There's a drunk-loser in my home - at least that's what everyone besides me thinks he is, including himself. You see, his wife left him after 22 years and 4 children together; 3 of those 4 children have sided with the mother; he just lost his job; he's broke; the holidays are upon him, he has no vehicle except for a bicycle; he has diabetes plus heart disease and he can't seem to make it through a single day without whiskey.
Of course, the thing for him to do is to man up and control himself. He needs to be strong, or at least work on developing strength, and grow past his current imagined limitations. This is what I tell him when we discuss the situation that he's in. I tell him to move forward and become the man that he wishes he was. I prepare healthy meals for him. I try to encourage him to exercise his body and his mind every day so that he will be able to represent himself in a more holistic manner. But he just doesn't seem to be able to.
He tells me that he agrees with all I say. He always says at night, when he is most drunk, that tomorrow will be his day. He says that tomorrow, he will "kick ass" and be a man. He wants to succeed. I believe that. Still, he crumbles to the demons in his mind during each night and wakes to perceived misery - and, when my back is turned or so he thinks, slips some whiskey in his morning coffee. The liquid courage seems to allow him to face whatever it is that is slowly killing him, and he then moves into his day.
When his wife left, and his 18 year old son challenged him to physical confrontation, I told him to come and stay here for a while so that there would be distance between them. I thought that the time here in the Georgian countryside would help to focus his thoughts and help to center himself. That was almost four months ago. He seems to get worse each passing day. He calls and cries to all members of his ex-family every night, again thinking that I don't know it. He doesn't want me to know it because he knows that I will chastise him - like any good male friend would.
I understand the concept of enabling. I know that he needs to toughen up and face life. Somewhere in him is a good man that is strong - that does have courage and fortitude. My belief is that sometimes people need time - sometimes seemingly too much time - in order to help themselves. I am trying to give him this time. The truth is that I want him to leave. I enjoy my solitude - that's why I moved to the country in the first place. But how can I feel good knowing that I too told him to go away, at the same time that everyone else in his life did.
So I wait for him to develop - pissed because I am apparently all he has.
He has no driver's license. He got himself a DUI about 6 months ago. Now, he rides a bicycle to the nearest town to search for work during the days - or maybe he just goes to hang out at the library. I don't know, but the rule that I have set is to not be here during the work days. To allow him to just sit here every day would certainly not benefit him whatsoever. The area of northeast Georgia that I live in is not exactly bustling with economic opportunity if you know what I mean. People here still chew tobacco and make moonshine - for real.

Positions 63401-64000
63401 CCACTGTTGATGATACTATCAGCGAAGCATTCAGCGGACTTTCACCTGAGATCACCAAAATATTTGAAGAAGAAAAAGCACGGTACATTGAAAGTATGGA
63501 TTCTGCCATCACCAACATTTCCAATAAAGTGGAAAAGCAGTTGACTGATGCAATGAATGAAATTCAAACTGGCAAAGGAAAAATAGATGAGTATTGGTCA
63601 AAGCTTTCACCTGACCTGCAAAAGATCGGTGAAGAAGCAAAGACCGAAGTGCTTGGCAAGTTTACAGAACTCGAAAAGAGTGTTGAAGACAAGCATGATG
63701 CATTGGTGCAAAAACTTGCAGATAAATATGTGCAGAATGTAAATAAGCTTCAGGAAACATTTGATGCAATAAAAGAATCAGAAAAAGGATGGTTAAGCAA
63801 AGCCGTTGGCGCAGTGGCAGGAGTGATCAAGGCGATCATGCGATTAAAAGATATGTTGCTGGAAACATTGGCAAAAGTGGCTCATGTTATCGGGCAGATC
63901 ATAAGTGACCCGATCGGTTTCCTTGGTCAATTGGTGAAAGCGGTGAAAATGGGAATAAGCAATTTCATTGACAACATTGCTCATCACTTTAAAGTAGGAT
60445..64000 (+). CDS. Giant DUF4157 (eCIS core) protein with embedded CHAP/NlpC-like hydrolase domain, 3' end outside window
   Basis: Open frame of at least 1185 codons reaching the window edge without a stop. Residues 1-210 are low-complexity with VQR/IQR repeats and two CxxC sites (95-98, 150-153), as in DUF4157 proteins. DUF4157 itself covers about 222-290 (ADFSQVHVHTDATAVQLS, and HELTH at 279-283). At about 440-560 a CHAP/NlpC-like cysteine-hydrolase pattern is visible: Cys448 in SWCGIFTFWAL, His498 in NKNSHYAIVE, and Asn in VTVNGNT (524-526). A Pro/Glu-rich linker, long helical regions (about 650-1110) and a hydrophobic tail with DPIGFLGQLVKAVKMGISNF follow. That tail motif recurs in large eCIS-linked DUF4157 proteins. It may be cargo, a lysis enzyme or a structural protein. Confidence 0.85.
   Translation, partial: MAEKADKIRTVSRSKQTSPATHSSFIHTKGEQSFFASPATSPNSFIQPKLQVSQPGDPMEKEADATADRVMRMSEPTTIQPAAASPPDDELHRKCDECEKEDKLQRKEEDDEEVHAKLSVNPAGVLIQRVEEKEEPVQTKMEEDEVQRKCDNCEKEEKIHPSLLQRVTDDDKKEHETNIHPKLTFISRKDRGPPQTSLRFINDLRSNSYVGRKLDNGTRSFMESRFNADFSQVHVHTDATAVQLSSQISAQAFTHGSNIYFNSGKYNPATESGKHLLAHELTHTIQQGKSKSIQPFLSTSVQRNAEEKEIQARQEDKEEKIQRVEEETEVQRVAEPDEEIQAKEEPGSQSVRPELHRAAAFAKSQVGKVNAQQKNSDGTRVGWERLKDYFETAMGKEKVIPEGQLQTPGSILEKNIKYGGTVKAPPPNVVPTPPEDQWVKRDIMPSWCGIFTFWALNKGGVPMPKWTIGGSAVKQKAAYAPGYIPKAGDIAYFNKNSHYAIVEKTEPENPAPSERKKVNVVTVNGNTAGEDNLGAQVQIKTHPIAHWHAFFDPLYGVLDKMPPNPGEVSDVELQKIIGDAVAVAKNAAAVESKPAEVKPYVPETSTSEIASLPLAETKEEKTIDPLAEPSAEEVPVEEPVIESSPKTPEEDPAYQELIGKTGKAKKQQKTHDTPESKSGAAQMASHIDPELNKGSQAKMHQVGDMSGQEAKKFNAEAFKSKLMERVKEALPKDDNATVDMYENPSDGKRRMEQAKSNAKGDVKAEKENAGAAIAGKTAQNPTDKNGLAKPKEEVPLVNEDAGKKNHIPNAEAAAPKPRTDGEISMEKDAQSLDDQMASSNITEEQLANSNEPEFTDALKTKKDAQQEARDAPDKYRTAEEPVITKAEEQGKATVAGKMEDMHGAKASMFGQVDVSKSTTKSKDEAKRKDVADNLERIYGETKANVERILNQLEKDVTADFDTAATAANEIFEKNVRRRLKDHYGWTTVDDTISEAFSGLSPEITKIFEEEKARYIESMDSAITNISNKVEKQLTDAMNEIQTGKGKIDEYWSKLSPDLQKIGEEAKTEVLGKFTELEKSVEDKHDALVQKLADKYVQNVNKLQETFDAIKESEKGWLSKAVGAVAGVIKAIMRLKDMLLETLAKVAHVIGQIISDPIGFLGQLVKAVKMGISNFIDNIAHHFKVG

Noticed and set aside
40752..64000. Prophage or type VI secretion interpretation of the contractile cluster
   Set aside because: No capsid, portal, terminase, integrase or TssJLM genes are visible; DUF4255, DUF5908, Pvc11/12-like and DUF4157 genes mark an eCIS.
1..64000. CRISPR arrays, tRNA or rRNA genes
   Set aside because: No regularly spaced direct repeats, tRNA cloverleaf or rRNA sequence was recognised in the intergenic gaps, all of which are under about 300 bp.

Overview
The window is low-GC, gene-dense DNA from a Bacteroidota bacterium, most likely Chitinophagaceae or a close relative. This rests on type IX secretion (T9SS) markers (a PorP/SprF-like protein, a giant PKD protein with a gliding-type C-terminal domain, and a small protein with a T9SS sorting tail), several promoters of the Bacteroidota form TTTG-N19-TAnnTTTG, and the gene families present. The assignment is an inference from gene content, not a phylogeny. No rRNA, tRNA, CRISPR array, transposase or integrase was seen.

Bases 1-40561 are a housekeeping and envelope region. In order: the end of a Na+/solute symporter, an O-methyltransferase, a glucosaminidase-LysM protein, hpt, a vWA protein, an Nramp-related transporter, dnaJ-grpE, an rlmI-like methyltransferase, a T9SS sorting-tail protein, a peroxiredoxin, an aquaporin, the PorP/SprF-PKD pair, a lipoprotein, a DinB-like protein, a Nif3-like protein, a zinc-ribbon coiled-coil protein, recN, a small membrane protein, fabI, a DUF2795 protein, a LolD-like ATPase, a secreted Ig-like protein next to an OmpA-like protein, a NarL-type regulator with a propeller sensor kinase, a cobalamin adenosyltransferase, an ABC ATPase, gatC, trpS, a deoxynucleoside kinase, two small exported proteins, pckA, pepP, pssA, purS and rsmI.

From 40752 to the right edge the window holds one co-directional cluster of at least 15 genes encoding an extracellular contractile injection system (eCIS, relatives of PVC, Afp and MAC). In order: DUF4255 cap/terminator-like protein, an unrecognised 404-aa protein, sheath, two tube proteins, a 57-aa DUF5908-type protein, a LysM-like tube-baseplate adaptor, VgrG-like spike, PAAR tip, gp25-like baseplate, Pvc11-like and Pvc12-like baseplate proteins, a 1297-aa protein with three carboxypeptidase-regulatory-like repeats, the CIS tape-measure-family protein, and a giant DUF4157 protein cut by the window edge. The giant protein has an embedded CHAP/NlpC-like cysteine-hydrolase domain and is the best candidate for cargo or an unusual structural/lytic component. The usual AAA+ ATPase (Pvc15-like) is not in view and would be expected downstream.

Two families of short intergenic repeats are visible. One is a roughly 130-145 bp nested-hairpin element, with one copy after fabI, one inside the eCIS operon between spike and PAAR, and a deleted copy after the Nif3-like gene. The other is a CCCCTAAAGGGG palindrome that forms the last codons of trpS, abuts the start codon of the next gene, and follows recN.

Being a writer, I am able to stay to myself and enjoy the nature that envelops me. I have no nearby neighbors. I do not need to live in town. My friend however, does. I used to "coach" him with the lessons of the Buddha as best I could. Then, I entered into a phase where I was yelling at him because he just seems so weak. It makes me angry when people do not believe in themselves. It makes me feel that they are taking advantage of my generosity. And then I remember that it really probably has nothing to do with me. Most probably, he is just a man weakened by emotion, and although he agrees with the concept of intentional strength, he is unable to implement it within his own life.
So I wait for him to develop - pissed because I am not smart enough to help him.
I attempt to discern what there is for me to learn from it all - this situation with my friend. While I want to be helpful and ensure that he is not homeless, I also know that everyone has to make their own ways, and that he simply must make progress. Otherwise, I would have to call him mentally incapacitated. As far as I know, he just rides his bicycle up the road a ways and then lays down and cries in the woods all day. I do not know if I am helping him anymore - after four months - or not.
I desire no glory for sharing with him. For him to establish himself and move forward positively is the total of my desires for him. So, I continue to allow him the opportunity to grow as an individual. Maybe later today, he will return and say that he got a job. Maybe later today he will return and say that he has committed himself to personal growth. Maybe later today, he will man up and become determined. If so, then I can feel good to have helped. If not, then I will be forced to contemplate the situation further - and most probably continue to wait for him to develop - pissed because maybe he is just a drunk loser.
M Alan Roberts is a radical thinker. He has a gimlet eye for injustice, much as did Frederich Engels, a century and a half before. Still, Roberts finds a way to write effective SEO copy. This suggests both sides of his brain, his mind, work equally well.
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